Alzheimer’s may be infectious and not inherited.

Dr. Weeks’ Comment: Years ago, we taught our patients and readers that Alzheimer’s disease is a disease of inflammation prevented and optimally treated by safe and effective anti-inflammatory agents and also that the herpes virus is encapsulated in the lesions. Finally we maintained the obvious that all of the Alzheimer’s drugs are not helpful. Now, more research agrees and points us AWAY from the standard of care for the horrible dehumanizing disease. So what do we need? Safe and effective anti-inflammatory diet and low dose lithium with certain B vitamins optimizing certain minerals and transdermal bioidentical progesterone. (See this post re B vitamins for Alzheimer’s)

Front. Aging Neurosci., 19 October 2018 |

Corroboration of a Major Role for Herpes Simplex Virus Type 1 in Alzheimer’s Disease

Ruth F. Itzhaki

INTRODUCTION: Strong evidence has emerged recently for the concept that herpes simplex virus type 1 (HSV1) is a major risk for Alzheimer’s disease (AD). This concept proposes that latent HSV1 in brain of carriers of the type 4 allele of the apolipoprotein E gene (APOE-ε4) is reactivated intermittently by events such as immunosuppression, peripheral infection, and inflammation, the consequent damage accumulating, and culminating eventually in the development of AD. Population data to investigate this epidemiologically, e.g., to find if subjects treated with antivirals might be protected from developing dementia—are available in Taiwan, from the National Health Insurance Research Database, in which 99.9% of the population has been enrolled. This is being extensively mined for information on microbial infections and disease. Three publications have now appeared describing data on the development of senile dementia (SD), and the treatment of those with marked overt signs of disease caused by varicella zoster virus (VZV), or by HSV. The striking results show that the risk of SD is much greater in those who are HSV-seropositive than in seronegative subjects, and that antiviral treatment causes a dramatic decrease in number of subjects who later develop SD. It should be stressed that these results apply only to those with severe cases of HSV1 or VZV infection, but when considered with the over 150 publications that strongly support an HSV1 role in AD, they greatly justify usage of antiherpes antivirals to treat AD. Three other studies are described which directly relate to HSV1 and AD: they deal respectively with lysosomal changes in HSV1-infected cell cultures, with evidence for a role of human herpes virus type 6 and 7 (HHV6 and HHV7) in AD, and viral effects on host gene expression, and with the antiviral characteristics of beta amyloid (Aβ). Three indirectly relevant studies deal respectively with schizophrenia, relating to antiviral treatment to target HSV1, with the likelihood that HSV1 is a cause of fibromyalgia (FM), and with FM being associated with later development of SD. Studies on the link between epilepsy, AD and herpes simplex encephalitis (HSE) are described also, as are the possible roles of APOE-ε4, HHV6 and HSV1 in epilepsy.”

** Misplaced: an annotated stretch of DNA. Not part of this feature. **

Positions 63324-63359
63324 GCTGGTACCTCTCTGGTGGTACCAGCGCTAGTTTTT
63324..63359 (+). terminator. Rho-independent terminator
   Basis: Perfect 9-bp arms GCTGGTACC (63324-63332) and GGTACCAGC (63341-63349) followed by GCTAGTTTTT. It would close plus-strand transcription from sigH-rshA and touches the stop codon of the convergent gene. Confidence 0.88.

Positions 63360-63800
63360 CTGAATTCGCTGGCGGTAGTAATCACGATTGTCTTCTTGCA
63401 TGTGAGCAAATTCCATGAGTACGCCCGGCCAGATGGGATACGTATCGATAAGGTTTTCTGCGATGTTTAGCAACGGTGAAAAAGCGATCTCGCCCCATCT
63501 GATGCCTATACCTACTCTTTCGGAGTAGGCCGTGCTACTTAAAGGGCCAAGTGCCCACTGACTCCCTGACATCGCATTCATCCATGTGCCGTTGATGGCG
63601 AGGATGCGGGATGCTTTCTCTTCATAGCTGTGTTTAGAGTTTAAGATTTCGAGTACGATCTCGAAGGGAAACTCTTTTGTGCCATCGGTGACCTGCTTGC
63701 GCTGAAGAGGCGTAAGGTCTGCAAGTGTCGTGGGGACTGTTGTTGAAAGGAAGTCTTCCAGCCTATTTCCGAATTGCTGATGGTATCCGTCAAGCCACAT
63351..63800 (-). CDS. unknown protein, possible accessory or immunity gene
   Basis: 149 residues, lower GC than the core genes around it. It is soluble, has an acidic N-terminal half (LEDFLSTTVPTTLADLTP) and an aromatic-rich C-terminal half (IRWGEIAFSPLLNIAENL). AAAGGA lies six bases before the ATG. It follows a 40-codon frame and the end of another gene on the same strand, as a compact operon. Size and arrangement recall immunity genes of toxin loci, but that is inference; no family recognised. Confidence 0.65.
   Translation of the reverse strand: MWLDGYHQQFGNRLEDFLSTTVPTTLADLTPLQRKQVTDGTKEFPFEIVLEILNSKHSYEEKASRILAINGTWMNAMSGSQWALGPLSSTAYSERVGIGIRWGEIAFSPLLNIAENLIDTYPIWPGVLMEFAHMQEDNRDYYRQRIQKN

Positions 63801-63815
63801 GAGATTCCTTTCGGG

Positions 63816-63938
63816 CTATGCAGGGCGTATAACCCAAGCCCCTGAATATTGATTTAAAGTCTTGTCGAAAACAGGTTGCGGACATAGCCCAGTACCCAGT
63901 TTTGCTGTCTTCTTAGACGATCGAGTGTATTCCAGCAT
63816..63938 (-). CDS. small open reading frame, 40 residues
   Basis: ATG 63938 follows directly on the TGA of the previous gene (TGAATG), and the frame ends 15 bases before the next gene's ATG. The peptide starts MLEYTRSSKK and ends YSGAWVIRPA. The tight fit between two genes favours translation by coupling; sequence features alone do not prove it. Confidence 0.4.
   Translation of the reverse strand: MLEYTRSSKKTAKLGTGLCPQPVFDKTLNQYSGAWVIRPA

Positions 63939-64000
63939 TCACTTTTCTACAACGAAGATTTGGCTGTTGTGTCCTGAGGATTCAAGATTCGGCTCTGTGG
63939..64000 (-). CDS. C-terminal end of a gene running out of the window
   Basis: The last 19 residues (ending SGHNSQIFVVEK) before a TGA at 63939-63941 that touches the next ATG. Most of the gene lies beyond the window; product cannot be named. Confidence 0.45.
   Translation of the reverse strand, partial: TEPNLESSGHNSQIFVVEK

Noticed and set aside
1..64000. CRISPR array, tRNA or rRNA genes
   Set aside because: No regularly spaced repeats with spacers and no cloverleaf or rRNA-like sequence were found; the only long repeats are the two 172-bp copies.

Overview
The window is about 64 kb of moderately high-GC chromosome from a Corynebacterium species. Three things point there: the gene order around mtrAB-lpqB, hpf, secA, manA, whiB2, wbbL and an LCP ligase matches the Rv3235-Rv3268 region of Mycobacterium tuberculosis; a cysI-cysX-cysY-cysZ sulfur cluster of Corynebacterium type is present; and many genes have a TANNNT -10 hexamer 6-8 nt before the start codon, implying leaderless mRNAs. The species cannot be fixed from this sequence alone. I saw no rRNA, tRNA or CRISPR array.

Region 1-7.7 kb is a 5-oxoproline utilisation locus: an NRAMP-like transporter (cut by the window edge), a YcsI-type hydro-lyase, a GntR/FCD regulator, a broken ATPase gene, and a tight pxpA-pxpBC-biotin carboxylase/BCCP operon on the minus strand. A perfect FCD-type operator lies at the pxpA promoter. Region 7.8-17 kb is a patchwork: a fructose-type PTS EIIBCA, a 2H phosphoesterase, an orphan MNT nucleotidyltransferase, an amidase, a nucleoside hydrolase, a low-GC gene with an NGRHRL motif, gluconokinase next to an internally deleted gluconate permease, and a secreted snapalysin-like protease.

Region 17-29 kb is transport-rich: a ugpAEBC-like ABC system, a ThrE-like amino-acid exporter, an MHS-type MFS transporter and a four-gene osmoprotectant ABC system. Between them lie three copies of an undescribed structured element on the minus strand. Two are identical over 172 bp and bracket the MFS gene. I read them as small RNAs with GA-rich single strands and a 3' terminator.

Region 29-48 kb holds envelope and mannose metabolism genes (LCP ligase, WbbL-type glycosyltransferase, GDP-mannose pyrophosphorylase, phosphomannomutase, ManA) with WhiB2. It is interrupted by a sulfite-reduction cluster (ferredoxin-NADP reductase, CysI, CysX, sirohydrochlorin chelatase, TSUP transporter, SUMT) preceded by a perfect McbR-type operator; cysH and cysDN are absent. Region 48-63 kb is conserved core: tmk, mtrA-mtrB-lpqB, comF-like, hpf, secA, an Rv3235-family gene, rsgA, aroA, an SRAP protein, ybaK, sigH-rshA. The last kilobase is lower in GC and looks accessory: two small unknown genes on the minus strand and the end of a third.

Even in the conclusion of this article she agrees that the science has been ignored: “… Research data on a microbial cause of AD have been ignored or dismissed for three decades..” Why? Well we can agree that the remedy for a viral infection is not very expensive. Remember the first rule of Corporate Medicine (i.e. medicine practiced for profit and not patients’ sake) – “If the solution is not remunerative, the problem doesn’t exist.”


Further population epidemiological work would be invaluable for understanding the role of microbes, in particular HSV1, in AD. Using the Taiwan records, or those of any other country with comparable information, the subsequent development of dementia amongst subjects who had suffered mild herpes labialis or genital herpes could be investigated, although they would be far less likely to be documented, and therefore much less identifiable than severe cases. However, investigation of even asymptomatic HSV-seropositive people vs. HSV-seronegative people would be informative, although by the age of 60 the latter would comprise only a very small minority. Also, individuals could be selected who had suffered severe peripheral infections, on the basis that the inflammation thus caused could lead to inflammation in the brain, and reactivation of any latent microbe there. Of particular interest would be those who had suffered HSE, and also epilepsy patients—even those in whom no virus infection had been reported. If tissue, blood, or salve samples were available, APOE genotypes could be determined for any association with other characteristics.

Clearly, the types of antiviral which might be used for treating AD should be carefully chosen, especially if combined with an anti-inflammatory agent, as well as the duration of treatment and stage at which their usage would most effective. Even if the effects were merely a delay in onset of the disease, this would still be enormously beneficial for patients, carers and the economy. Of course, vaccination against HSV1 would be the better option, as prevention of disease is better than cure. Unfortunately, however, there is currently no vaccine for HSV1 and any vaccine trial would presumably have to extend for many years to find the outcome.

Research data on a microbial cause of AD have been ignored or dismissed for three decades, very unfortunately for those who developed AD during that period and who therefore had no chance of benefitting from the information. Surely, now is the time to rectify the situation by determining and then using the best means of treatment at hand.

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